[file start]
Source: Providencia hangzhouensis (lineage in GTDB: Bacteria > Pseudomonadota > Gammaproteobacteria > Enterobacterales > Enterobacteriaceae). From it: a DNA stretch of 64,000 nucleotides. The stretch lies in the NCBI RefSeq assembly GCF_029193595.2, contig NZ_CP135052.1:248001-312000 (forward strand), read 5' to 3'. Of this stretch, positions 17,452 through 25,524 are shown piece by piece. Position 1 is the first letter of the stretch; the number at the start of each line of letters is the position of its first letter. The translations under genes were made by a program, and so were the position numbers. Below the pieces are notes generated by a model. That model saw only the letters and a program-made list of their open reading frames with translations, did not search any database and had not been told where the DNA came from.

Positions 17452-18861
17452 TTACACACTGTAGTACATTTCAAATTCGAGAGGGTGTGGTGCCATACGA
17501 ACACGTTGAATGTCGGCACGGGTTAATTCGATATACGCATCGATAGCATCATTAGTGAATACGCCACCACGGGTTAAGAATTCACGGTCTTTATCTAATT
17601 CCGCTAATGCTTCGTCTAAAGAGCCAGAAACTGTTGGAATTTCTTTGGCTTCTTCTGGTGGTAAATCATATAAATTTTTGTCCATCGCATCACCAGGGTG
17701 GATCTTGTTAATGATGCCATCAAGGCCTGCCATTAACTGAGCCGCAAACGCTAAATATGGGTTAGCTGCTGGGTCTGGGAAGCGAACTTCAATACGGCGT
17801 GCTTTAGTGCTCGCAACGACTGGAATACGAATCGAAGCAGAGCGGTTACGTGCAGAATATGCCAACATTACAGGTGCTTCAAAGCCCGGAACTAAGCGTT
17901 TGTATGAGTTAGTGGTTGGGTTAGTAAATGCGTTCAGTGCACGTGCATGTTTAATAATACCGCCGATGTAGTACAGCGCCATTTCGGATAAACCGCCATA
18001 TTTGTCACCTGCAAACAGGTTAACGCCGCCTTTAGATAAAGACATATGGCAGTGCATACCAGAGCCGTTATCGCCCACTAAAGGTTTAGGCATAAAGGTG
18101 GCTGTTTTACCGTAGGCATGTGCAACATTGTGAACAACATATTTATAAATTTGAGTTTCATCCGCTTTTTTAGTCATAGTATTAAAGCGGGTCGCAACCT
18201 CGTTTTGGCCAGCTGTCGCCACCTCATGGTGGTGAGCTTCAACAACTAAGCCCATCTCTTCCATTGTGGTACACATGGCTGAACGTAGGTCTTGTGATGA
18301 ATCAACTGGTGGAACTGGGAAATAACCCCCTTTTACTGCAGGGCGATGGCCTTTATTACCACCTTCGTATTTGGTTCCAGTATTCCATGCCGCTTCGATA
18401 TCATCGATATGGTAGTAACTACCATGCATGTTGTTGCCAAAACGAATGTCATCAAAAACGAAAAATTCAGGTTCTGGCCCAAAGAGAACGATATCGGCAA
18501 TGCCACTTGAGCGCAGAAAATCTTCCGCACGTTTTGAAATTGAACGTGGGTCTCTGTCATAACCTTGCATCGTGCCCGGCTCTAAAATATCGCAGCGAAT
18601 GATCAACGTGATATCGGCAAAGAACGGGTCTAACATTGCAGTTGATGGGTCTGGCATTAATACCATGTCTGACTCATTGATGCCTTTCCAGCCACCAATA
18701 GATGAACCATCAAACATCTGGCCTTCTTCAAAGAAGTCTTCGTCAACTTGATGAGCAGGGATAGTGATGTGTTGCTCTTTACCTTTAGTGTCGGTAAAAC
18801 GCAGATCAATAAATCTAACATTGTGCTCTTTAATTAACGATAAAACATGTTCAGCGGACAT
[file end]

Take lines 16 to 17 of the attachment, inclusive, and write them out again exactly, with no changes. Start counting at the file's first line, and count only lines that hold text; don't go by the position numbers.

18701 GATGAACCATCAAACATCTGGCCTTCTTCAAAGAAGTCTTCGTCAACTTGATGAGCAGGGATAGTGATGTGTTGCTCTTTACCTTTAGTGTCGGTAAAAC
18801 GCAGATCAATAAATCTAACATTGTGCTCTTTAATTAACGATAAAACATGTTCAGCGGACAT